Chicken Buyer's Guide
How to buy the healthiest chicken at the grocery store.
What Labels Mean continued...
Kosher: Some people believe that kosher chickens are raised more humanely and are less likely to be contaminated. Kosher laws insist birds be slaughtered with a single cut to the neck using a special razor-sharp blade. The birds are not stunned, as is standard in most operations. However, one shouldn’t assume that all kosher chickens are treated humanely, say some animal-welfare groups. As for the relative food safety of kosher chicken, scientific results have been mixed.
Farm-Raised: The USDA defines a "farm" as any operation that sells at least $1,000 of agricultural commodities, so any producer raising that much chicken to sell is entitled to use this label. It says nothing about how the chickens were raised.
Boneless, skinless chicken breasts, arguably the most versatile cut of chicken, are very low in fat, with only 1 to 2 grams of fat per serving. One 4- to 5-ounce breast yields a perfect 3-ounce cooked portion when you remove the tender—the virtually fat-free strip of rib meat typically found attached to the underside of a chicken breast. Don’t throw those tenders away—freeze them in an airtight container until you’ve gathered enough to make a meal. Tenders can also be purchased separately and are perfect for quick stir-fries, chicken satay or kid-friendly breaded "chicken fingers."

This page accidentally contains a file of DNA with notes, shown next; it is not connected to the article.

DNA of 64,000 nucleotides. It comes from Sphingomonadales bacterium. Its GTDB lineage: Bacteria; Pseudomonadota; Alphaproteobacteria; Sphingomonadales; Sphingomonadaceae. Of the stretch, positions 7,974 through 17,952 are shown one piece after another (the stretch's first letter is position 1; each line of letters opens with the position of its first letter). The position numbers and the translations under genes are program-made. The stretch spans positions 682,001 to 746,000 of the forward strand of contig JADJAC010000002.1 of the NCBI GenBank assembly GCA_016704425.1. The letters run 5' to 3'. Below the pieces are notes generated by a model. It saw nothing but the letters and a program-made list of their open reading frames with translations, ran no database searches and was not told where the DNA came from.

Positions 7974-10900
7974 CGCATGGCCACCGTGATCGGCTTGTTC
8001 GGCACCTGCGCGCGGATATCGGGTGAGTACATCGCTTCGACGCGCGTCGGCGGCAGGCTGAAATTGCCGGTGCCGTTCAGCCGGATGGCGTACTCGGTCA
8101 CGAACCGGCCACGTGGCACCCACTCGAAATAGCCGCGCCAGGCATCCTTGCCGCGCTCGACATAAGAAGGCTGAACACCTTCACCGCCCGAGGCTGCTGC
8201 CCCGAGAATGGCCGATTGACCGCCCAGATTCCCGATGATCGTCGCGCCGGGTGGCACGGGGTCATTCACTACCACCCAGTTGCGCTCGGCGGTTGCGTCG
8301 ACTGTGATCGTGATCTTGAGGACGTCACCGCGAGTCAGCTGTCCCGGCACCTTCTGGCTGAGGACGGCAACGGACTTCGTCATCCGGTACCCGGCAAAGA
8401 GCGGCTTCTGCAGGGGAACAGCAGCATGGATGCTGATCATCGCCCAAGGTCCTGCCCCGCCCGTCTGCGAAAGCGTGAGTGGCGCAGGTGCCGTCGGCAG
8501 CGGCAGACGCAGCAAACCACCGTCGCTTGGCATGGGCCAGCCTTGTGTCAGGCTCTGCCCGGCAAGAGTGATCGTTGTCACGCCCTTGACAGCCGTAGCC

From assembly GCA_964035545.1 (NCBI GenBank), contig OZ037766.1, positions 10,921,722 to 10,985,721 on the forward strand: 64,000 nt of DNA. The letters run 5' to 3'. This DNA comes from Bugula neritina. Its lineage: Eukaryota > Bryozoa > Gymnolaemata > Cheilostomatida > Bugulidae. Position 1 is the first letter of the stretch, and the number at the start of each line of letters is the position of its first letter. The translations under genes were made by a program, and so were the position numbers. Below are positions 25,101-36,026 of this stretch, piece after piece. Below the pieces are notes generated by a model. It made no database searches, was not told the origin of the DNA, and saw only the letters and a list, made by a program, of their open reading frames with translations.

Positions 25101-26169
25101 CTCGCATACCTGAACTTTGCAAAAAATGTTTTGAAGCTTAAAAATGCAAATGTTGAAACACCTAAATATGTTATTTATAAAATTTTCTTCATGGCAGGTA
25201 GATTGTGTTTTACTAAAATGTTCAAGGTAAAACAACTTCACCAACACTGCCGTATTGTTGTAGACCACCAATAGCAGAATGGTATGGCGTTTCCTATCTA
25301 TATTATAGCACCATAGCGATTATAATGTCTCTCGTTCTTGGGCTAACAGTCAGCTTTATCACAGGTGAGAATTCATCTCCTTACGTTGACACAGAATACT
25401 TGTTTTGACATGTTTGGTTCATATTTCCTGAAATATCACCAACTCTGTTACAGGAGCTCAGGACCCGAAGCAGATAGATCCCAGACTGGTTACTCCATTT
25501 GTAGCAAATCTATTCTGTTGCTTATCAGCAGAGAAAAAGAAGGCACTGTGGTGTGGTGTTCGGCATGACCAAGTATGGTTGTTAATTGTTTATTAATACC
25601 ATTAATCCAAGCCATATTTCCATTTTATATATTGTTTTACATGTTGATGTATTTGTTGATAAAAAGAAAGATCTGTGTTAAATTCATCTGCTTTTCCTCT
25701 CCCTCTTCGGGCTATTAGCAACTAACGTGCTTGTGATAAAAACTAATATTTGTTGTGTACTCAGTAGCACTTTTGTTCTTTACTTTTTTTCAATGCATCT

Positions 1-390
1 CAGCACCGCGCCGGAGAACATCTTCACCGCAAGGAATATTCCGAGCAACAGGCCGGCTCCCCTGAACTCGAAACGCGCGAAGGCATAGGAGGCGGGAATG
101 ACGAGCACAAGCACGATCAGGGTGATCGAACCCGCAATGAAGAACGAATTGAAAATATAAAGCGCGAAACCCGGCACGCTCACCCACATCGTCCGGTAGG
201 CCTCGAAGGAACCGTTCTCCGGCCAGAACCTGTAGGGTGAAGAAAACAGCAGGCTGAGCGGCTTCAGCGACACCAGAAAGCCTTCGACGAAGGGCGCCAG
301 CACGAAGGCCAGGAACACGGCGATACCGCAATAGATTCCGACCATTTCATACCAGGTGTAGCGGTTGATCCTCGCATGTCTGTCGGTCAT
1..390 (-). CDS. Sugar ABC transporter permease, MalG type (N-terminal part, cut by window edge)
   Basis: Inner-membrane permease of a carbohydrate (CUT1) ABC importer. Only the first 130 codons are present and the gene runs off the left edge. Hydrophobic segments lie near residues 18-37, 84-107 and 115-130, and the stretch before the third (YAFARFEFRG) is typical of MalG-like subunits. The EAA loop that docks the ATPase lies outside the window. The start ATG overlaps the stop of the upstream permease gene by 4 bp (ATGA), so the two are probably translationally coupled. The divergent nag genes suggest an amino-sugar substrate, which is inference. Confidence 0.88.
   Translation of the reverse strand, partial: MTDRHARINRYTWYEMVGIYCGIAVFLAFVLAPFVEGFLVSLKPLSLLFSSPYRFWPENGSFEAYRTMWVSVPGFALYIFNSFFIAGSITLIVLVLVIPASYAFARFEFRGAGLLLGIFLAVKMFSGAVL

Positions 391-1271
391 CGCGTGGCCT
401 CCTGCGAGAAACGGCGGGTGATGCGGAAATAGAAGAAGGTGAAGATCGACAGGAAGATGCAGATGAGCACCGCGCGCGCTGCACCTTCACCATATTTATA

While you might dismiss dark meat, its slightly higher fat content makes the meat more forgiving of overcooking. There’s also a little more iron and almost twice the zinc—not bad for a small increase in calories (177 calories and 6 grams fat for 3 ounces of thigh versus 138 calories and 3 grams fat for breast). If you want to serve one thigh per person, buy them at the butcher counter; prepackaged thighs vary dramatically in size. Ask for one 6-ounce boneless, skinless thigh per person. Trim any excess fat (and skin if you didn’t buy them skinless) with kitchen shears.
Roasting a whole chicken can save you time and money. Make it a regular weekly ritual and you’ll be rewarded with a delicious supper plus healthful leftovers you can use to top lunchtime salads or fill soft-shell tacos. While store-bought rotisserie chicken is convenient and practical, each serving can have more than 4 times as much sodium as the average home-roasted one. Even the unseasoned varieties have been marinated or seasoned with salty flavoring agents. People with hypertension should think twice before choosing store-bought.
Refrigerate or freeze chicken as soon as possible after purchase. If refrigerating chicken, be sure to cook it or freeze it by the "Use By" date on the package. If freezing chicken for longer than two weeks, wrap in heavy-duty foil, freezer paper or freezer bags to prevent freezer burn. Frozen chicken should be defrosted in the refrigerator, never at room temperature, to prevent bacterial growth.